© Berning & Di Battista
A truly inspiring collaboration between two entirely different artistic practices, resulting in something unique. That is what characterizes the work of photographer Michelangelo Di Battista and artist Tina Berning.
“I just love to see what Tina adds to my photographs, how she interprets them with her skillful and artistic creativity. Whether it’s with thick charcoal lines, colorful woven ribbons, texts or something completely different,” Michelangelo Di Battista says.
In a photographic career spanning over 20 years, Di Battista has worked throughout the world with the biggest names in the fashion industry and published his photographs in the most prestigious magazines and journals.
“It’s an honor to have the chance to leave my comments and traces on Michelangelo Di Battista’s beautiful photos by scratching their surface, adding layers of paint or cutting them to pieces. Each picture has a challenge to support, interpret, explore and annotate what he had captured before” explains Tina Berning.
Working both commercially and artistically, with solo exhibitions in the United States, Germany, Japan and the Netherlands as well as publications throughout the world, Berning is a much sought-after illustrator as well as a fine artist.
“The art of photography is constantly evolving. This collaboration is an exciting example of how things expand when other artistic techniques add value. They are each prominent in their respective fields, so it is very brave to look for new ways in unknown waters,” Exhibition Coordinator Lisa Hydén explains.
Since they met in 2007 for a photo shoot for Italian Vogue, German Artist Tina Berning and Italian Photographer Michelangelo Di Battista have created unique artworks that blur the boundaries between photography, illustration, painting and crafts. Instead of subjecting Di Battista’s photography to digital image processing, Berning expands analog on the images with drawings, texts, by scratching, painting or even weaving the surface. Working individually in different countries, together they create a shared universe. The title of their exhibition at Fotografiska, Confluence, refers to the flowing together of two creative streams.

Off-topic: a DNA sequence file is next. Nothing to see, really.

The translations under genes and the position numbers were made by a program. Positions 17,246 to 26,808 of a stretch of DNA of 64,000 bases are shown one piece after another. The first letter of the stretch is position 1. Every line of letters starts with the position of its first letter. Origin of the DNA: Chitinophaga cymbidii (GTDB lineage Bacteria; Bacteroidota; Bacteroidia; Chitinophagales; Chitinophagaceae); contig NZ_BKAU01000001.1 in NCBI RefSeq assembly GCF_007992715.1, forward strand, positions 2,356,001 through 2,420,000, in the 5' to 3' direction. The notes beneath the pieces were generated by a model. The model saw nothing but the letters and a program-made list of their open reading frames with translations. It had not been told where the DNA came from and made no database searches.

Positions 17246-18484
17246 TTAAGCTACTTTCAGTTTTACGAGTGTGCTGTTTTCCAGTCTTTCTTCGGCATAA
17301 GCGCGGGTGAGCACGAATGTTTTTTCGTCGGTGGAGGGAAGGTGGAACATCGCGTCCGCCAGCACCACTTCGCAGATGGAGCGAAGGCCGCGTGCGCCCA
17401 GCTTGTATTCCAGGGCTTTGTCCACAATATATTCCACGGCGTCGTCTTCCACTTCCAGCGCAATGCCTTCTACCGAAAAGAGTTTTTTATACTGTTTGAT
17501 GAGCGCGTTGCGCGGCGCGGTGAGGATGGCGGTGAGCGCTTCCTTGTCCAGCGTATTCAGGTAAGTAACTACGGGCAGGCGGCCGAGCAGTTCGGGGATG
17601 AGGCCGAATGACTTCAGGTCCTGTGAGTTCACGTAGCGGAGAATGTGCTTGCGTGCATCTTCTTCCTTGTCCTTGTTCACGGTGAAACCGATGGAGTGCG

The result is breathtaking images that allow the photograph to increase in size and perspective. Their sensitive and perceptive eye for what the other has created results in a kind of anarchic pact, which differs greatly from what they create on their own.
“I know that when I shoot photos for a joint project I compose them in a different way; the photograph has the function as her canvas,” Di Battista explains and adds that he is very passionate about the collaboration.
“The creative approach in regard to these works is often about teasing out the personality of the character, by literally scratching the surface of a perfect beauty. The process has an anarchic moment increased by the fact that I only have one shot. If I take a wrong decision I ruin the photo or react by turning to a new direction as we are talking of analog, unique pieces of art.”